The Philadelphia Fed took a lead role in analyzing off-balance-sheet positions. Weaknesses in accounting for off-balance-sheet vehicles were being addressed in a new set of Financial Accounting Standards set to take effect in 2010. Given that the stress test forecast losses through 2010, the analysis of off-balance-sheet exposures had to reflect both the institutions' overall exposures and the impact of these accounting changes. Andy Kish, who was on assignment at the Federal Reserve Board of Governors during the stress test, designed a model to estimate these off-balance-sheet losses. Kish worked closely with accounting expert Hsiao to ensure that the model was consistent with the proposed changes in accounting rules.
Kish also assisted in the SCAP evaluation of credit card losses. Credit card loans are concentrated in the country's biggest banks and historically have much higher loss rates, carrying more risk than auto or mortgage loans, he said.
"It was an invigorating time and meaningful work to understand the issues during a low point in the financial market. The stress test was a key turning point in the financial crisis, and the test's outcome gave the market confidence," Kish said.
Ali Cannoni, who joined the Bank's retail risk function about three weeks before the stress test began, was enthusiastic about her role. She previously spent almost two years in the Bank's Financial Statistics Department, which honed her skills in reviewing bank data and graphical analysis. And now she was tasked with reviewing larger and more complex institutions.
"The banks' data and the materials they submitted tell a story," Cannoni explained. It was her job to keep track of the stories through every change to multiple spreadsheets representing hundreds of billions of dollars in off-balance-sheet positions.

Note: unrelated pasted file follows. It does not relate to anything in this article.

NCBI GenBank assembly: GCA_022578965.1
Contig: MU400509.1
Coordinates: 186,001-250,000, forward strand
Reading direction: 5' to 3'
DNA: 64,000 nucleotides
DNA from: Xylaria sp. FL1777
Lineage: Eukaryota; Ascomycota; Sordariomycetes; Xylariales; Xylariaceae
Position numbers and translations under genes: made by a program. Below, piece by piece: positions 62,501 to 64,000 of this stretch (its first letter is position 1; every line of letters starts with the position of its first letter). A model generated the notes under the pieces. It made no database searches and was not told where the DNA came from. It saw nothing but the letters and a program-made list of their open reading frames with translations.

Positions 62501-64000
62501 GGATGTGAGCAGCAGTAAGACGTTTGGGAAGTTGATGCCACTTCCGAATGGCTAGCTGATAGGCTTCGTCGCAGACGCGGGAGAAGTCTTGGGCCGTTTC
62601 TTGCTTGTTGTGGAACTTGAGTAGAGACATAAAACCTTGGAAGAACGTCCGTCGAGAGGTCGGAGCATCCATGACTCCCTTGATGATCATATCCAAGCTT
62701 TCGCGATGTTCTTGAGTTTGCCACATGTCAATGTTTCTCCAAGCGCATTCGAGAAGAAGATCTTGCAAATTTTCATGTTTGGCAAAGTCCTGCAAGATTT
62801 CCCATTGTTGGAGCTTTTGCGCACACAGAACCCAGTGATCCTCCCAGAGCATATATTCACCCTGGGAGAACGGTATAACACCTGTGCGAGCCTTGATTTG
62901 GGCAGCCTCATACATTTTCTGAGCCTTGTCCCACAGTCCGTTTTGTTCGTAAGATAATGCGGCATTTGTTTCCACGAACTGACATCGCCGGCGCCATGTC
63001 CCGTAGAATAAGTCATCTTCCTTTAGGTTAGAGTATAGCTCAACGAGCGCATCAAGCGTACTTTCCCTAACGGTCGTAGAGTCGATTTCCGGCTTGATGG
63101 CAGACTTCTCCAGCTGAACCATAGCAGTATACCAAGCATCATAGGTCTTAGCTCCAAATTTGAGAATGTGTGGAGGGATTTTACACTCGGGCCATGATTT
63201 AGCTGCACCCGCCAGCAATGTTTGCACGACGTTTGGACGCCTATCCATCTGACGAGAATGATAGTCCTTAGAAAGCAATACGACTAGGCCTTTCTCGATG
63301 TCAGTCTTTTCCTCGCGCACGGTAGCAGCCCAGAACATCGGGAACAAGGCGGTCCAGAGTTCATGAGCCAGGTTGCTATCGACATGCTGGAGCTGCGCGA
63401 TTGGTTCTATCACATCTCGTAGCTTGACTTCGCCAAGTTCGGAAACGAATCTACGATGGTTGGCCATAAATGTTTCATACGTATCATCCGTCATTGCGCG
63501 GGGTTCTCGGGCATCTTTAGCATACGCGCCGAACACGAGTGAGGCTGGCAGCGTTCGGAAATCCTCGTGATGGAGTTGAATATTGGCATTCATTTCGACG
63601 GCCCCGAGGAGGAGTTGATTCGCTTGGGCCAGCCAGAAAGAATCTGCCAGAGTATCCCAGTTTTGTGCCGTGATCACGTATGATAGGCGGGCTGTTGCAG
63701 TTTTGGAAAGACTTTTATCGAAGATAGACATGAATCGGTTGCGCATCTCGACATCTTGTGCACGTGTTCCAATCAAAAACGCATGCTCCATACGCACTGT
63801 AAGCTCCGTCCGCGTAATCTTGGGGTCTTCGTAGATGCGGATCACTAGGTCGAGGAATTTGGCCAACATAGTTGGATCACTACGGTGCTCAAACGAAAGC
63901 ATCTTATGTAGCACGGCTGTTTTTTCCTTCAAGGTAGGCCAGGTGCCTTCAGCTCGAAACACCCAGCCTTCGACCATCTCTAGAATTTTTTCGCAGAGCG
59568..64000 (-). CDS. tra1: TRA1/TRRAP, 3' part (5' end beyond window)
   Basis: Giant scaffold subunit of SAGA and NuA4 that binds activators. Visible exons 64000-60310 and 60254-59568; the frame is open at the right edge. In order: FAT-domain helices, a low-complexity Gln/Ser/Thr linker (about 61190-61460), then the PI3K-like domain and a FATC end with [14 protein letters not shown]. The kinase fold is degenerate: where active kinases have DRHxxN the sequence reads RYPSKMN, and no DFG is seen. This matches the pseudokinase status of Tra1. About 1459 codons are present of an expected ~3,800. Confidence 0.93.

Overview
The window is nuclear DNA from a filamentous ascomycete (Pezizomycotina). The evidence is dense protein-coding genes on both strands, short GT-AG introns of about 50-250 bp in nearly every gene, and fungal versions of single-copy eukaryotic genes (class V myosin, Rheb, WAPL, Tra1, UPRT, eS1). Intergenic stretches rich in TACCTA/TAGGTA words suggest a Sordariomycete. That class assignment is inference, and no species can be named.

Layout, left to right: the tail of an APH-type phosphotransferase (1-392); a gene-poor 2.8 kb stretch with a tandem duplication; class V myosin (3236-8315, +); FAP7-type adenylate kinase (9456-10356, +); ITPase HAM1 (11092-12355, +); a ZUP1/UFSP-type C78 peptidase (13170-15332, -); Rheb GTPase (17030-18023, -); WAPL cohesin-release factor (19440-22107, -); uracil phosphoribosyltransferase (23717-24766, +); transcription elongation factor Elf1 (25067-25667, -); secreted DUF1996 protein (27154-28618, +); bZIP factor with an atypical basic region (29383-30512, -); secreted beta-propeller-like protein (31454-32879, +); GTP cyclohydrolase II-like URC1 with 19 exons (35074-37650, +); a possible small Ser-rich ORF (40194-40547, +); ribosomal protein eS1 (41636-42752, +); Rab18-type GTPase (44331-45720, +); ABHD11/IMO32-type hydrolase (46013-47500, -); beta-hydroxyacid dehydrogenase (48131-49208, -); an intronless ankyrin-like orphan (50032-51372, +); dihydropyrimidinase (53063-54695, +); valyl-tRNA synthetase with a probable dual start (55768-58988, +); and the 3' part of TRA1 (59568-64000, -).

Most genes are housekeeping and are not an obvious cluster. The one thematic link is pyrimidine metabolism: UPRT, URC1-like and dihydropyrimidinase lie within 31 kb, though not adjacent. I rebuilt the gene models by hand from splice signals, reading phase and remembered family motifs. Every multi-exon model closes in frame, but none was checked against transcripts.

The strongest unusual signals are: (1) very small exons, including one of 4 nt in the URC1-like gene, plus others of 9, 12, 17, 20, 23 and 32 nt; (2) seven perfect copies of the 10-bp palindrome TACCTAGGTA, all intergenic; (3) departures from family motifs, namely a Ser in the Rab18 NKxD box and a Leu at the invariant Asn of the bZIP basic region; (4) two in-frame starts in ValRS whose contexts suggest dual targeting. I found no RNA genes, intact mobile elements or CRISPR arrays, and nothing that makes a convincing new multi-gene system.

What did this stringent stress test reveal about the banking industry? The results showed that 10 of the 19 institutions required $185 billion to ensure adequate capital cushions to absorb losses if the economy were to deteriorate as the adverse hypothetical case suggested. They had 30 days to develop a plan to raise capital (to be approved by supervisors) and were required to implement their plans in six months.
When regulators released the results on May 7, 2009, they also reported that the 10 banks needing capital had already either raised or were contractually committed to raising $110 billion in capital, leaving $75 billion to be raised. By the November 2009 deadline, the 10 banks had increased their Tier 1 common equity by more than $77 billion. They accomplished this primarily by issuing new common equity, converting existing preferred equity to common equity, and selling businesses or portfolios of assets.
The banks' actions to shore up their capital positions helped reassure the financial markets. In March, Fed Governor Daniel K. Tarullo discussed the lessons learned from last year's stress test and how it fostered this reassurance. Most market participants accepted the test as credible, he said, adding that the result bolstered confidence because it helped the market understand that our largest banks could withstand severe economic conditions during a very uncertain time.
The stress test has also demonstrated the benefits of using benchmarking to common standards, highlighted the value in collaborative efforts, and provided a detailed view of the health of the banking system.
"The Federal Reserve System has indicated it will incorporate ideas from the stress test's cross-firm approach but will also retain the traditional supervisory exam process, which relies on examiners' insights at the firm level," Collins said. "Stress testing has evolved from focusing on narrow business lines to encompassing the broader business strategies of the institution," he added. Collins said that he has seen the value of employing a more holistic approach to the supervisory process for the institutions in Philadelphia's District.
What did Philadelphia learn from its role in the stress test? "We have integrated the knowledge and wisdom gained from the stress test into our supervisory approach. Our experience also reinforced that we must continue investing in talented staff with the skills to monitor and mitigate the complex issues in our banking system," Collins said.